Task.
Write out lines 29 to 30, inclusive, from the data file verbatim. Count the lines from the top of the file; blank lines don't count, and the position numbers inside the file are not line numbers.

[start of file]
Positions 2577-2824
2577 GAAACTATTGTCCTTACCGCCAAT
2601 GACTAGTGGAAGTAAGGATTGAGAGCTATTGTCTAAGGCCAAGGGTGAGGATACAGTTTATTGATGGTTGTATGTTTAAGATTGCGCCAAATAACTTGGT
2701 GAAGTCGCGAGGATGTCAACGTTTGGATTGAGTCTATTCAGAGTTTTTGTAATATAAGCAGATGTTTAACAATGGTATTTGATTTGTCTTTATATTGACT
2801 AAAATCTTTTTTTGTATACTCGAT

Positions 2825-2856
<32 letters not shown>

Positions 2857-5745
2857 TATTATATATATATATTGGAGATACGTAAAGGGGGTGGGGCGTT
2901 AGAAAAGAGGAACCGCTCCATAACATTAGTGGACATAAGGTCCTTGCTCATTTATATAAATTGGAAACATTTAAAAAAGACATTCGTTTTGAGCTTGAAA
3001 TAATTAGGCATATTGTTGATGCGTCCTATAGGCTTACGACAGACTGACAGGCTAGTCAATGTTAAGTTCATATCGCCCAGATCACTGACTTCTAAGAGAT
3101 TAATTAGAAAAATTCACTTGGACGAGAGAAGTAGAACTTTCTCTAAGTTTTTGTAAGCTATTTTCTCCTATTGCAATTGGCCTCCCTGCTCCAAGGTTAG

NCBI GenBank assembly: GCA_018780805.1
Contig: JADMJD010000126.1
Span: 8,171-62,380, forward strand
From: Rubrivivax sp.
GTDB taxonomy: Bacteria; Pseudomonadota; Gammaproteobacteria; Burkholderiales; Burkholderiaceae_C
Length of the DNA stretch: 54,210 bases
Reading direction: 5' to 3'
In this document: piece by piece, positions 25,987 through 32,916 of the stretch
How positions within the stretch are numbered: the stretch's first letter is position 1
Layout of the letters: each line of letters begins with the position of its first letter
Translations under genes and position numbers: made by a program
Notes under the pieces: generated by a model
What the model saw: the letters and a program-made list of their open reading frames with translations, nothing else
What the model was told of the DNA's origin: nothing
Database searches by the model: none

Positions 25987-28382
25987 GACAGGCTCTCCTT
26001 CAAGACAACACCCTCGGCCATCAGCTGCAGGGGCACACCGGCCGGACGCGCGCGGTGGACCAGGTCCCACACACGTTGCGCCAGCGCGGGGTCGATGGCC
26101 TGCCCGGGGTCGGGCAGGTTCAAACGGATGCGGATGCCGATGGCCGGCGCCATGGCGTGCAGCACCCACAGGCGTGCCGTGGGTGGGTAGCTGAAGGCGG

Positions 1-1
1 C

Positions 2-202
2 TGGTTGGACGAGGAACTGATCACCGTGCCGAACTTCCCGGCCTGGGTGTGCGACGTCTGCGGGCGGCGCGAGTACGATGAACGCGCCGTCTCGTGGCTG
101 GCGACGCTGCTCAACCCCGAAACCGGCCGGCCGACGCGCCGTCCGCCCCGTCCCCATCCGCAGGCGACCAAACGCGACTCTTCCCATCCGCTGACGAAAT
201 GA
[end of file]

25987 GACAGGCTCTCCTT
26001 CAAGACAACACCCTCGGCCATCAGCTGCAGGGGCACACCGGCCGGACGCGCGCGGTGGACCAGGTCCCACACACGTTGCGCCAGCGCGGGGTCGATGGCC